Monitor the Loan

After you borrow, be sure the loan servicer furnishes regular statements that show the balance due, payments made, the interest rate, and the payoff date. File a complaint with the CFPB if you do not receive this information on a timely basis or if you’re unduly bombarded with harassing calls or letters because the borrower has failed to make payments.

Know Your Repayment Options

Deferment and forbearance programs can let you temporarily stop making payments if you or the person you cosigned for experiences hard times, such as difficulty feeding your family or paying other household bills. One option, consolidating multiple student loans, may result in one smaller payment compared to multiple larger payments.

There are also other repayment options that might help, including Income-Based Repayment (IBR), Income-Contingent Repayment (ICR), Pay As You Earn (PAYE), and Revised Pay As You Earn (REPAYE). Some programs forgive an existing balance after 20 years or if you pass away.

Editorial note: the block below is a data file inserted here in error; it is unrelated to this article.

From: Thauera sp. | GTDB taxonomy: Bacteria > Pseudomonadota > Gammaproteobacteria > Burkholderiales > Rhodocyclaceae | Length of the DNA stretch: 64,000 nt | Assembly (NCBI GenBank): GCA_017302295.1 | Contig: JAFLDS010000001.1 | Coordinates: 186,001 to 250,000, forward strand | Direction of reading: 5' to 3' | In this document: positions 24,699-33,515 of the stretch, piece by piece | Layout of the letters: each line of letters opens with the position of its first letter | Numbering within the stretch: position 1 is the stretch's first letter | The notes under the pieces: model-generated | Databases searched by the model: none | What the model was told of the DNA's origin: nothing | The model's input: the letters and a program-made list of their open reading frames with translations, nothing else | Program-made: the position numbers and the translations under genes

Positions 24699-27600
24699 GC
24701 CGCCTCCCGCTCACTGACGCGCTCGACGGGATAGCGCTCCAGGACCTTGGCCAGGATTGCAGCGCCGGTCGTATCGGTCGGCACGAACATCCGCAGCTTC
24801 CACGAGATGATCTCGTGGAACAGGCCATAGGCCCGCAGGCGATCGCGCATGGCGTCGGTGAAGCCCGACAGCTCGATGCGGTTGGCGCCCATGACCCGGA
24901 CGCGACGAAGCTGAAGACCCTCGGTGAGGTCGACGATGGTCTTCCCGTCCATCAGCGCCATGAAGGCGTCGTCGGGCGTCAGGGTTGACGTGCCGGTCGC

If your Social Security payments are in jeopardy of being garnished, you should know that your monthly benefit cannot sink below $750. Furthermore, the garnishment cannot occur until two years after you default on a loan, giving you ample time to contact the loan servicer to modify the repayment plan.

Can My Retired Grandparent Cosign a Student Loan?

A retired grandparent can certainly cosign your student loan, but whether this is a good idea or not will vary. If they are on solid financial footing and can afford to pay their bills and other expenses and your student loan payment should you default, then it might be feasible. However, if they will be on a fixed income or do not have enough savings to cover their expenses if they are forced to pay the loan back, you should both consider other options.

What Are the Repayment Options for Student Loans?